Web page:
Every marketing tactic has unique properties that influence the value that can be assigned relative to its cost. Whereas Part I addressed ROI on a macro level, this post focuses on how to value the most common marketing and communication programs on their individual merits.

Online Advertising
Even though display advertising can and should be measured through to a conversion (easy to do in Salesforce), expectations for clicks should be within those of industry averages (.2-.5%), with even lower expectations set on driving leads. The possible exceptions would include programs specifically geared toward capturing contact information prior to authorizing the download of a research paper or other thought leadership piece.

Key metrics: Impressions (eCPM)
Clicks (eCPC)
Leads (eCPL) – may include leads attributed to the campaign that did not come from a click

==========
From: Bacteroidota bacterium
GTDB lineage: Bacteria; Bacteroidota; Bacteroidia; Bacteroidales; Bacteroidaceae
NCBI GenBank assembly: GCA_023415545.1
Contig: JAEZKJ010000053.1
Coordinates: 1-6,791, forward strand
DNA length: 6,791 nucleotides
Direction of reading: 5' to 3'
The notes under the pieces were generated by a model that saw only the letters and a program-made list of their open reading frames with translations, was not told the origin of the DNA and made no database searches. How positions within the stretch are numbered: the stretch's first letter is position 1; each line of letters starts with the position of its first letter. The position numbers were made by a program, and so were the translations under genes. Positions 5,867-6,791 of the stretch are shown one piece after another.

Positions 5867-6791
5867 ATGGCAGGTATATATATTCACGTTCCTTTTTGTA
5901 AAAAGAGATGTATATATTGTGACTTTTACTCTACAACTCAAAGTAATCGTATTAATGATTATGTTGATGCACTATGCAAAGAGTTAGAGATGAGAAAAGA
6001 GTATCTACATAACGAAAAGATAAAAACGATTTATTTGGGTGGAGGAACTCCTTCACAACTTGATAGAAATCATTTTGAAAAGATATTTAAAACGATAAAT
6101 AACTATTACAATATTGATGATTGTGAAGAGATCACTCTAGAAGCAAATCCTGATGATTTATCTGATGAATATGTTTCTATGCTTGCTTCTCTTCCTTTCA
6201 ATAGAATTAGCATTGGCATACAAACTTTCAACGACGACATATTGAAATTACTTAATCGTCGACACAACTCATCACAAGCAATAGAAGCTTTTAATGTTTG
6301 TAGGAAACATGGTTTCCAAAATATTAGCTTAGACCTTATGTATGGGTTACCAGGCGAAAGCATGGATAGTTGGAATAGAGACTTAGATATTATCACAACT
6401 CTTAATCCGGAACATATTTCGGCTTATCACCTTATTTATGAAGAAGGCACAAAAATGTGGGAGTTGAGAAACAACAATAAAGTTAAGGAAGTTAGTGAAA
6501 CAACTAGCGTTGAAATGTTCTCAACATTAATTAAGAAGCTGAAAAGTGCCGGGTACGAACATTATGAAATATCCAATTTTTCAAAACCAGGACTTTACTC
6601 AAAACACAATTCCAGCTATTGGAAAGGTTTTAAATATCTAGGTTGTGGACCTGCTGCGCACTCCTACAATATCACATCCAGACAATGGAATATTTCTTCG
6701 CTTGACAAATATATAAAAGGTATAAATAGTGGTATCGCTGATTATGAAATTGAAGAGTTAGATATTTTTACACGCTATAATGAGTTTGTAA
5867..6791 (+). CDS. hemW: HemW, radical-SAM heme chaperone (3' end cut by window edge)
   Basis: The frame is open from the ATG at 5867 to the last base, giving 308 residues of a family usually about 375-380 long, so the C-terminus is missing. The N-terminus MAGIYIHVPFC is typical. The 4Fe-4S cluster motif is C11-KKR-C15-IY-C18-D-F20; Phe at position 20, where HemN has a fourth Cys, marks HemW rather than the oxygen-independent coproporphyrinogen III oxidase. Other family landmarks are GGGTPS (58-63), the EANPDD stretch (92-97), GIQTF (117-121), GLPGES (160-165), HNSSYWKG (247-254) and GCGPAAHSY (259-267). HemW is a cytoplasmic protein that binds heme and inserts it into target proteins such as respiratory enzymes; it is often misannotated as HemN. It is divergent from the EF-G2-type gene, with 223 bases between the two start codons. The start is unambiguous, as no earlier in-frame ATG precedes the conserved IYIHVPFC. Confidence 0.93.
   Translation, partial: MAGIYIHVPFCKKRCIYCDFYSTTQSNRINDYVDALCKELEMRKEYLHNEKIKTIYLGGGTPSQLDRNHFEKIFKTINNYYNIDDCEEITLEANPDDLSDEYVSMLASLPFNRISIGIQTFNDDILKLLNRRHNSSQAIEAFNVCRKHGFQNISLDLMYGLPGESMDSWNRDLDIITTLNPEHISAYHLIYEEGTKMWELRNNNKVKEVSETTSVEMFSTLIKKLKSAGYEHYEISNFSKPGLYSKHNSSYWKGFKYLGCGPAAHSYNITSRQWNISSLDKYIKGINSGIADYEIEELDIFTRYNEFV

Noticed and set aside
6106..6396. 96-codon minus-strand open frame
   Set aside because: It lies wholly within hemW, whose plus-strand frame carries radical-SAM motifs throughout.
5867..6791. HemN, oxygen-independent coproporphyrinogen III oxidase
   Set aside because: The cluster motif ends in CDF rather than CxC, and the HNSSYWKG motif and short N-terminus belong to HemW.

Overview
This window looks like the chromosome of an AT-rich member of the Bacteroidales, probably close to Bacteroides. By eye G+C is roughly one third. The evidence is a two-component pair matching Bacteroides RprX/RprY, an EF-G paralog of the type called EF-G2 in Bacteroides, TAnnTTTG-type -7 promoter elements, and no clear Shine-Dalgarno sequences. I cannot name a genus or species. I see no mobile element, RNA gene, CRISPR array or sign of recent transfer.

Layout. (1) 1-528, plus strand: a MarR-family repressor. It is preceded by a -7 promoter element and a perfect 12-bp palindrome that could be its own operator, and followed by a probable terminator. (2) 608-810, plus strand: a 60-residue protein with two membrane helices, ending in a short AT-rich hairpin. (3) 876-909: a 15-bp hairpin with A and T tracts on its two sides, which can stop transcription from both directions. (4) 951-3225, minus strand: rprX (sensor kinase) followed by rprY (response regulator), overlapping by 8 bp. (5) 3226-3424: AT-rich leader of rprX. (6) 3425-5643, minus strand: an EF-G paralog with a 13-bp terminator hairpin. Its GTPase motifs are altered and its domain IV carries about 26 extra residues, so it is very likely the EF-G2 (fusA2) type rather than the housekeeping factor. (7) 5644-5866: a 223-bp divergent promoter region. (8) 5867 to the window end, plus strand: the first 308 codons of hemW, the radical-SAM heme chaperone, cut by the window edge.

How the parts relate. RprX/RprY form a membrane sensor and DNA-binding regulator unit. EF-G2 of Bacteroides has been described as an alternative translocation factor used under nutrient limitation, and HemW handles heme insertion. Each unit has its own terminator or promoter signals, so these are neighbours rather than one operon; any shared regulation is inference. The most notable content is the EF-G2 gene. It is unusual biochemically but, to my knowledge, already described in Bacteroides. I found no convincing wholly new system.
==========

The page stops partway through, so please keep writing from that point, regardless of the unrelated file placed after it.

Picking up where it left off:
Sales (eCPA)

Benchmarks: Compare CTR against industry averages and past campaigns to reflect engagement
Compare CPM against other publications with comparable audience reach/composition
Compare lift in awareness against competitors (third party) during the flight periods

Recommend: Track site visitors and associated leads by traffic source

Print Advertising
Print advertising, while more expensive and less measurable than online ads, should be considered in any ROI analysis. Measuring the impact of print ads can be accomplished with a specific call to action or program (custom landing page, guarantee, contest, promotion, etc.), but its effectiveness is more often relegated to the level of confidence management has in a publication’s ability to reach a qualified audience.

If not centered around a specific promotion or product launch, investment in trade publications is best kept to special issues tied to your industry, which is often tied to a specific industry event.

Key metrics: Impressions (eCPM)

Benchmarks: Compare CPM against other trade pubs with comparable audience reach and composition
Compare lift in awareness of the company during the flight periods

Recommend: Create CRM lead source for “print advertising” and train Sales to associate related opportunities

Paid Search (SEM)